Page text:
A Court of Thorns and Roses by Sarah J. Maas: Review

So, this little post is about Sarah J. Maas’ A Court of Thorns and Roses trilogy, and more specifically the first instalment in the series. First things first, I will admit I have wanted to love this series since I first heard about it and that might have been why I didn’t read it straight away. I was worried I’d be disappointed by it and whilst the book wasn’t everything I had hoped it would be, I did enjoy it and the series still has a chance to sweep me off my tentative feet.


Title: A Court of Thorns and Roses                  Author: Sarah J. Maas                         

Date published: May 5th 2015

Pages: 421


Feyre’s survival rests upon her ability to hunt and kill – the forest where she lives is a cold, bleak place in the long winter months. So when she spots a deer in the forest being pursued by a wolf, she cannot resist fighting it for the flesh. But to do so, she must kill the predator and killing something so precious comes at a price …
Dragged to a magical kingdom for the murder of a faerie, Feyre discovers that her captor, his face obscured by a jewelled mask, is hiding far more than his piercing green eyes would suggest. Feyre’s presence at the court is closely guarded, and as she begins to learn why, her feelings for him turn from hostility to passion and the faerie lands become an even more dangerous place. Feyre must fight to break an ancient curse, or she will lose him forever.

So, where do I begin?

This book has such a following its hard to really say anything that hasn’t already been said but I shall do my best.


The story starts off with a ‘Beauty and The Beast’ vibe that mingles with a Hunger Games-y, Cinderella-esque type main character and a super mysterious plot. However, it quickly develops into much more than that as we gradually discover more and more about the Faerie world and the creatures who inhabit it.


Something I liked about the plot (and something that seems to be a trend among YA fiction at the moment – see Caraval) was the way Mass played with the idea of truth. A Court of Thorns and Roses invites the reader to question a great deal of what we read on the page, making it both more unpredictable and more magical. In terms of ‘overall outcome’ the plot was fairly typical  but this didn’t really take away from the story. The only part I found a little disappointing was the way the key romantic relationship shifts after about half-way through. I think I’ve guessed events in the sequel purely because later descriptions of the couple seem to indicate that Maas is no longer invested in it – it will be interesting to see how it all plays out. (I hope it plays out in a particular way) I totally ship Rhys – I’m not even ashamed. He’s so much more interesting than Tamlin.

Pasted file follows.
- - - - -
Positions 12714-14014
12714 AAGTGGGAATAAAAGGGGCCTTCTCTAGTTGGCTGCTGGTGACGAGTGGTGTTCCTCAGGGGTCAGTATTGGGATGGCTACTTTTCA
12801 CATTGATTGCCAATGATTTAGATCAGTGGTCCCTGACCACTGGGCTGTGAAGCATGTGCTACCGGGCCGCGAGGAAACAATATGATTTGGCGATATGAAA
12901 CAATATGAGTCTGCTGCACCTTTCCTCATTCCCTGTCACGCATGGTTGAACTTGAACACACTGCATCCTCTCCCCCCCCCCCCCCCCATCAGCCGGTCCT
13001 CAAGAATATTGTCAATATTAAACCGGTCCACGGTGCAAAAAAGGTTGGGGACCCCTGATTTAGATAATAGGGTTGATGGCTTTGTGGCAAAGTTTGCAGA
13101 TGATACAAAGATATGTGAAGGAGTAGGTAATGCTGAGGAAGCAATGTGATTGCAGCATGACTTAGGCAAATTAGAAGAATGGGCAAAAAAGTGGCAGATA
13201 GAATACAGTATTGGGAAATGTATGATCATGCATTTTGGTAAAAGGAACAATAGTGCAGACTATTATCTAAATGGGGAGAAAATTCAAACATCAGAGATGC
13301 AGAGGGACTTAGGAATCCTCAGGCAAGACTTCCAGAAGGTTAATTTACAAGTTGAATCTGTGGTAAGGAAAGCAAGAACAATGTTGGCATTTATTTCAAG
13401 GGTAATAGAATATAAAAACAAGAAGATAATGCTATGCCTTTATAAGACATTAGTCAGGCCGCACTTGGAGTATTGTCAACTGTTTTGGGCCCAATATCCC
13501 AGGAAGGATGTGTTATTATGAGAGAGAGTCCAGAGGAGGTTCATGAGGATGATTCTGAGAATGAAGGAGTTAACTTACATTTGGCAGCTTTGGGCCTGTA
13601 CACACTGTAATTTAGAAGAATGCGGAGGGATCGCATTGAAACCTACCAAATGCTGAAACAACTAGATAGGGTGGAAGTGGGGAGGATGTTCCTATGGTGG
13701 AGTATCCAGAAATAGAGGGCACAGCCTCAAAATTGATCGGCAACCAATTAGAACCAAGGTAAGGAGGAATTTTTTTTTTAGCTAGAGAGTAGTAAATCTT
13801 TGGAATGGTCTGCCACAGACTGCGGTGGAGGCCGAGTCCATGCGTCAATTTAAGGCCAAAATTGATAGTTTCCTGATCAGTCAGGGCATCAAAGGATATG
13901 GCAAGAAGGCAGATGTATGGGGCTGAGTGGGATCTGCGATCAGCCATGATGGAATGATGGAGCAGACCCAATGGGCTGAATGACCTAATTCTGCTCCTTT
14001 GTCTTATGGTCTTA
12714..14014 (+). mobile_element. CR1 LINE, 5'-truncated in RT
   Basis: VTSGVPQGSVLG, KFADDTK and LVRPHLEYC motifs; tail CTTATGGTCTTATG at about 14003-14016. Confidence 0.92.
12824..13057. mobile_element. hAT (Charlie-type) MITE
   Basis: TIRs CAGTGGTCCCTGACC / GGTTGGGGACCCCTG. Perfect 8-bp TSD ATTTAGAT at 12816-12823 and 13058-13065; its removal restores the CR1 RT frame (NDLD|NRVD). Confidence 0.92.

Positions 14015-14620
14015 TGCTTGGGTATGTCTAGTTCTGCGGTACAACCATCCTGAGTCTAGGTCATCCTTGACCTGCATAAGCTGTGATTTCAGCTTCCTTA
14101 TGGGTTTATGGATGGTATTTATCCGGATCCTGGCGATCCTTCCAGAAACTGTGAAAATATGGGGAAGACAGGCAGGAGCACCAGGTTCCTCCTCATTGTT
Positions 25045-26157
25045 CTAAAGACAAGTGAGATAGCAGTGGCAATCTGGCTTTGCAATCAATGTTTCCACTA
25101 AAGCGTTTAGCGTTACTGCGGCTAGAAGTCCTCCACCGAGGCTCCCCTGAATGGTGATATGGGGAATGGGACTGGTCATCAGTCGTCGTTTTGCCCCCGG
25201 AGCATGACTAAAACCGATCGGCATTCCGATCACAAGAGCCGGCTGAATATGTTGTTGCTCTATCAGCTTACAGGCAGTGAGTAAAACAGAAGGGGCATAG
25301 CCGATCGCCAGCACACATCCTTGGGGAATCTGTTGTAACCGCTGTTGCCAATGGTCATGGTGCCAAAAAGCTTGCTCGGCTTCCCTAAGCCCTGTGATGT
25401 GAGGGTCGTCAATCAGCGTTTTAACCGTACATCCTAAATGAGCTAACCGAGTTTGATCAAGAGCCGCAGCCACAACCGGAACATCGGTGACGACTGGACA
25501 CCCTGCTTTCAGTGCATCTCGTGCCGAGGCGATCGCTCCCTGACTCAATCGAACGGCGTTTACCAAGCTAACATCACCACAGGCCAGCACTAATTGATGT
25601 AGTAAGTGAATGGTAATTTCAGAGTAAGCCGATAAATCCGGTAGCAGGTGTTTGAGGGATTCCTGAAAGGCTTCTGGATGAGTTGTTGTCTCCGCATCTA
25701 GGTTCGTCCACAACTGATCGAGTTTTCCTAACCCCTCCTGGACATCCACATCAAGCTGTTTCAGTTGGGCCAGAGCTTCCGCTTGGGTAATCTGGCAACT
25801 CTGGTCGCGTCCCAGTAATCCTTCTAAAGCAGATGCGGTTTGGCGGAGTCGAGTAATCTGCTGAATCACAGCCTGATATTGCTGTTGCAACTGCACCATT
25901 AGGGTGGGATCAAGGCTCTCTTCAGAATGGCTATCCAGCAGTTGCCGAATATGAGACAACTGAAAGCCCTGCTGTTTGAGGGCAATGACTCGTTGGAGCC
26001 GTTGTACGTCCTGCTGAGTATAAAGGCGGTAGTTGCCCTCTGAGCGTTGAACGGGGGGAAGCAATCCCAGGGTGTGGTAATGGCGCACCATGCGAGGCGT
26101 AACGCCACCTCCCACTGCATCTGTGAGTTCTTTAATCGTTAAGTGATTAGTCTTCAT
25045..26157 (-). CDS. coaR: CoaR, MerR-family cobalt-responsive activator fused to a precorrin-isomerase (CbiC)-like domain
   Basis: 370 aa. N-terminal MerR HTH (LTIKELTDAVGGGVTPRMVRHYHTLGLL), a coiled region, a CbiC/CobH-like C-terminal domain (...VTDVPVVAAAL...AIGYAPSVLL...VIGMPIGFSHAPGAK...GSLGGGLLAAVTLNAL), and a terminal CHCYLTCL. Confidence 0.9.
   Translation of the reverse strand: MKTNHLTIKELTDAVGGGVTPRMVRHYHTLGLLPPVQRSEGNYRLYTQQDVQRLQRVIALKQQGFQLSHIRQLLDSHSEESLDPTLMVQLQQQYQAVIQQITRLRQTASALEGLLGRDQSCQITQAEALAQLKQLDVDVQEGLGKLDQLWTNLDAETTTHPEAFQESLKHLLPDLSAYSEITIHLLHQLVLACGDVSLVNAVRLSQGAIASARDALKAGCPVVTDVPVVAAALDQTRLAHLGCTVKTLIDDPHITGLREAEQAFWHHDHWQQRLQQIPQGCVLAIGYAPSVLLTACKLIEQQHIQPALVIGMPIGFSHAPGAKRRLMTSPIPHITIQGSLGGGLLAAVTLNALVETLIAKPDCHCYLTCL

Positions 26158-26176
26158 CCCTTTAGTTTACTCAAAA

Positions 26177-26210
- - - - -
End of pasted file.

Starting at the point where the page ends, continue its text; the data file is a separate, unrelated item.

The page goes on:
I really enjoyed the way Maas made faeries so acutely unlike traditional ‘fairy’ images. The raw, animal nature of the Fae characters was fun to read and I liked the little canine and feline behavioural traits she used. Feyre’s character is still kind of growing on me though – I was disappointed that she was given quite so much help by male characters in later chapters, it really took away from the gender tropes the opening chapters challenged. The weak father and strong daughter juxtaposition paired with the female Mercenary was a good opener and I’d definitely like to read more about the briefly introduced mercenary.

Nesta, I think, actually proved to be one of the most intriguing characters and I’d really like to read more about her too. Don’t get me wrong, the faeries are cool and all, I just feel like her character was compelling and utterly human – and, really, there’s some magic in that too. She pulls a full 360 and goes from evil step-sister to loyal protector, a character arc I just really felt was worth mentioning. She’s so magically human that she defies magic, I hope Maas does something cool with her character.
“I’d never heard of a glamour not working. But Nesta’s mind was so entirely her own; she had put up such strong walls—of steel and iron and ash wood—that even a High Lord’s magic couldn’t pierce them.”

Another thing that disappointed me about this read, and perhaps the reason it doesn’t quite make it to four stars, was that I felt quite disconnected from the characters I was reading about. There are real gruesome and emotional events going on in this novel but few made my heart race and I didn’t cry – not even once. I’m not saying crying makes a book good but sad things did happen, it would’ve been a better book had I felt that in the writing. I really want to love this series and I’m hoping the second book lets me do that by just harnessing a little more emotion and tension.

In summary, this was an interesting story and kept me reading till the last page. Despite all the little niggles, I really did enjoy it and I’ll definitely be picking up the sequel with high hopes.


3.5 out of 5

Find it on Goodreads

Buy it on Amazon.co.uk

If you liked ‘A Court of Thorns and Roses’  try ‘Caraval’

If you have any other suggestions or insights feel free to message me or leave them in the comments section below!

– Cat –


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